synchronous mode of communication requiring students to be available
at a specific time of the day. Therefore, the majority of M121 students did
not use Chat Room at all because of time pressures and because they
preferred to use modes of asynchronous communication, such as E-mail
or the Discussion Board.
Some of the OUHK students commented that they preferred to
communicate with I Seek You (ICQ) rather than with Chat Room because
they could talk freely with anonymity. This comment is consistent with
Kennedy's (2002) finding that a Hong Kong Chinese student who was
perhaps unwilling to speak out in class, might participate in collaborative
group learning via e-mail. Therefore, the format of synchronous mode of
communication may need to be changed, if we want to keep providing
this kind of communication for the OUHK students. For instance, the
provision of electronic tutorials (e-tutorials) may be a worthwhile
suggestion for increasing synchronous communication.

Mixed Learning Modes

Although students generally commented positively on the use of the
OLE, there were a few students who still preferred to have face-to-face
communication. Without real contact between students and teachers it is
easier to misunderstand (Keller & Cernerud, 2002), especially when
almost all of the students and tutors used English as their second
language in the M121 course. Keller and Cernerud (2002) found that lack
of human contact was one of the disadvantages related to the use of a Web
platform in their study. Leung's (2003) study of evaluating the
effectiveness of e-learning at the Hong Kong Polytechnic University
reported that cyber learners suggested providing more face-to-face
classroom tutorials for improving their learning experience. In addition,
the results of a study of students' learning outcomes and patterns of
interaction, within an online discussion forum, revealed that, although
the majority of students found the online discussion forum a worthwhile
facility, 51% of them preferred to have face-to-face discussions (Thomas,
2002). Consistent with these research findings, some of the M121 students
in the present study indicated that they preferred to ask questions in face-
to-face tutorials rather than use the Discussion Board.
Hong Kong is a small city geographically and has a good
transportation system. Traveling to tutorial centers is easier and faster
than in some cities in other countries such as London in the United
Kingdom and Los Angeles in the United States. Geographic factors may,

therefore, be less of a problem for Hong Kong students than in the United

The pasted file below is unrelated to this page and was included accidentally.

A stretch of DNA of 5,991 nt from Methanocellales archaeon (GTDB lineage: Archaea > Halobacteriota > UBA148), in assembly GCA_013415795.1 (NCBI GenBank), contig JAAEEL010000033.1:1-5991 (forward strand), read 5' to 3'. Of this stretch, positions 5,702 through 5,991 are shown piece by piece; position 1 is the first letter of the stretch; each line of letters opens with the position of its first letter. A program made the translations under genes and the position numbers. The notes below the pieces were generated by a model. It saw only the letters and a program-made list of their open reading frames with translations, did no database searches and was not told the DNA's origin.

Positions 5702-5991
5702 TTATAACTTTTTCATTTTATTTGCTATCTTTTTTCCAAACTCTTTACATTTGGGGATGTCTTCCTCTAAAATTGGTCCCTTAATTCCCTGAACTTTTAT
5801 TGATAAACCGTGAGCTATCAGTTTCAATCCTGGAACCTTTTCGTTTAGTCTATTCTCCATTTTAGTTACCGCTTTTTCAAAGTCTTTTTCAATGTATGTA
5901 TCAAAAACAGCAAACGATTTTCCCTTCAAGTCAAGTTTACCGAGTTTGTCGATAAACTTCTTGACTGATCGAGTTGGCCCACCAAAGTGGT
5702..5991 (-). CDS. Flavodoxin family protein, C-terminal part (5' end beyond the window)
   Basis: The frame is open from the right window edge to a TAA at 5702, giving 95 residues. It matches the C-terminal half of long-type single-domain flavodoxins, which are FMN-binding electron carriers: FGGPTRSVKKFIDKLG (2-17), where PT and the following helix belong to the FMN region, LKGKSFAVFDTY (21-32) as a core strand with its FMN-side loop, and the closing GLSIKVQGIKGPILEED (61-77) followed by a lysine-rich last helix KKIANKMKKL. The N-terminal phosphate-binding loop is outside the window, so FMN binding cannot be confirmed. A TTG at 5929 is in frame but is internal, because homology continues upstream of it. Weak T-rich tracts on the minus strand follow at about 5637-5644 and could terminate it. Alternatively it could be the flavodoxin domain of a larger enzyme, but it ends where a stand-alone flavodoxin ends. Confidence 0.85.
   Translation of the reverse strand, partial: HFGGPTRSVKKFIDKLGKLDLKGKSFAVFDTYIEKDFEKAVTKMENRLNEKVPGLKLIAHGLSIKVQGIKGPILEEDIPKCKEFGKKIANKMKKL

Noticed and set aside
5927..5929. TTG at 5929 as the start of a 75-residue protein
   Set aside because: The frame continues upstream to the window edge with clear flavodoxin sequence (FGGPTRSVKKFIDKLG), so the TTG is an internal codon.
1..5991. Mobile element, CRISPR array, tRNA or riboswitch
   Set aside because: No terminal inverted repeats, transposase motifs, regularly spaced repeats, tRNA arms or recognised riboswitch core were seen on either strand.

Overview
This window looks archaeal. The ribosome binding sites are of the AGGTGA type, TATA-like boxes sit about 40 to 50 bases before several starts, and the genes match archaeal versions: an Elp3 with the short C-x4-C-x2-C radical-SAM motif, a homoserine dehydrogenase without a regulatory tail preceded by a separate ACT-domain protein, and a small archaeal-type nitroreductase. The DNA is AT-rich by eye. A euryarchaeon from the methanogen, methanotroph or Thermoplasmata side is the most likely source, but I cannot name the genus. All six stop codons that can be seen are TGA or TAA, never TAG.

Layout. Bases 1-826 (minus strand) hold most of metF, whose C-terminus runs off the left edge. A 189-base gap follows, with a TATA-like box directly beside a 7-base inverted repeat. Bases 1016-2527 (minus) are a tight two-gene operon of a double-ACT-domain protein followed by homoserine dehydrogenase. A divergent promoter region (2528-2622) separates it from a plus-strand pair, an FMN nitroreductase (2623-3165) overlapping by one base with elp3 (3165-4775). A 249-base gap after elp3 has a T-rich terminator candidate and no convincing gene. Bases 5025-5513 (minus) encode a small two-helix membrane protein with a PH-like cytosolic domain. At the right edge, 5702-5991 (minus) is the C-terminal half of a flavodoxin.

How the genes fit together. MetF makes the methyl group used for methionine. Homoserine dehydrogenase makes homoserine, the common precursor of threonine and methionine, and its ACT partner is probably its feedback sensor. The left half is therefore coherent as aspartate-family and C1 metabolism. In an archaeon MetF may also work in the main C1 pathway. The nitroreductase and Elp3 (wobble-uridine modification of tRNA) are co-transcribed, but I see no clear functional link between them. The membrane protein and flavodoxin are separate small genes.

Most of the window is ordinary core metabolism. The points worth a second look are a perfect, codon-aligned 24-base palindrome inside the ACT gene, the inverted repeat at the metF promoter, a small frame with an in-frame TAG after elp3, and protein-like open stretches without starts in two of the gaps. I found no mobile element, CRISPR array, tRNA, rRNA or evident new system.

Kingdom or in the United States. Therefore, it's questionable whether e-
learning is necessary for students attending school in Hong Kong. On the
other hand, the electronic tutorial has been promoted very rapidly during
the past two years at the OUHK. Based on the findings of this study, it
seems that it is still too early to provide e-tutorials to replace face-to-face
tutorials completely for non-computing courses. As Kennedy (2002)
mentioned in his conclusion drawn from the discussion about adult
learners and online learning in Hong Kong, some Hong Kong adult
learners prefer a 'mixed mode' of learning support. It may be that a
compromise is the most appropriate solution, with a mixed teaching
mode being suggested for future academic years. Students, therefore,
could obtain the experiences and benefit from both e-tutorials and face-to-
face tutorials.

Some literature has shown that using computers provides flexibility and
convenience to students (Hofmann, 2002; Leung, 2003; Siew, 2003). One of
the results of the present study is that convenience was one of the factors
that encouraged participation in using the OLE. Alternatively, some
findings from other literature contradicts the result of flexibility, and
found that some students valued printed materials because they were
readily transferable, portable and require little training on usage (Perris et
al., 2004). As a result, the use of computers reduced flexibility for distance
learners in terms of where and when they study (Kear et al., 2004). This is
similar to the comment given by some M121 students in the present study,
that it was not convenient to read the documents on the computer screen
and they preferred to read the printed study units because they could
read them when they were on the way to their offices or homes. It is
surprising to see that some students said the use of the OLE provides
flexibility but some others think it reduces flexibility. As flexibility of
learning is an important element for adult learners, the benefits and
disadvantages of using computers, therefore, needs to be carefully
considered for distance learners.

Importance of Communication
The use of computers has become widespread in education at all levels
over the last three decades (Khine, 2001). The findings of the present
study demonstrate that communication through computers is important
to OUHK students. Although many students only browsed the
information in the OLE, some students commented that their knowledge
was enhanced and they were able to confirm what they had learned from
other messages, and understood the course content much better. This

reveals the importance of Discussion Board because students can grasp

the helpful information and solve their own problems with this new
The present study showed that M121 students in Hong Kong enjoyed
discussions with their peers. They also indicated that the Discussion
Board was a good channel to express their ideas and ask questions, so the
OLE is very helpful for studying and communicating with tutors and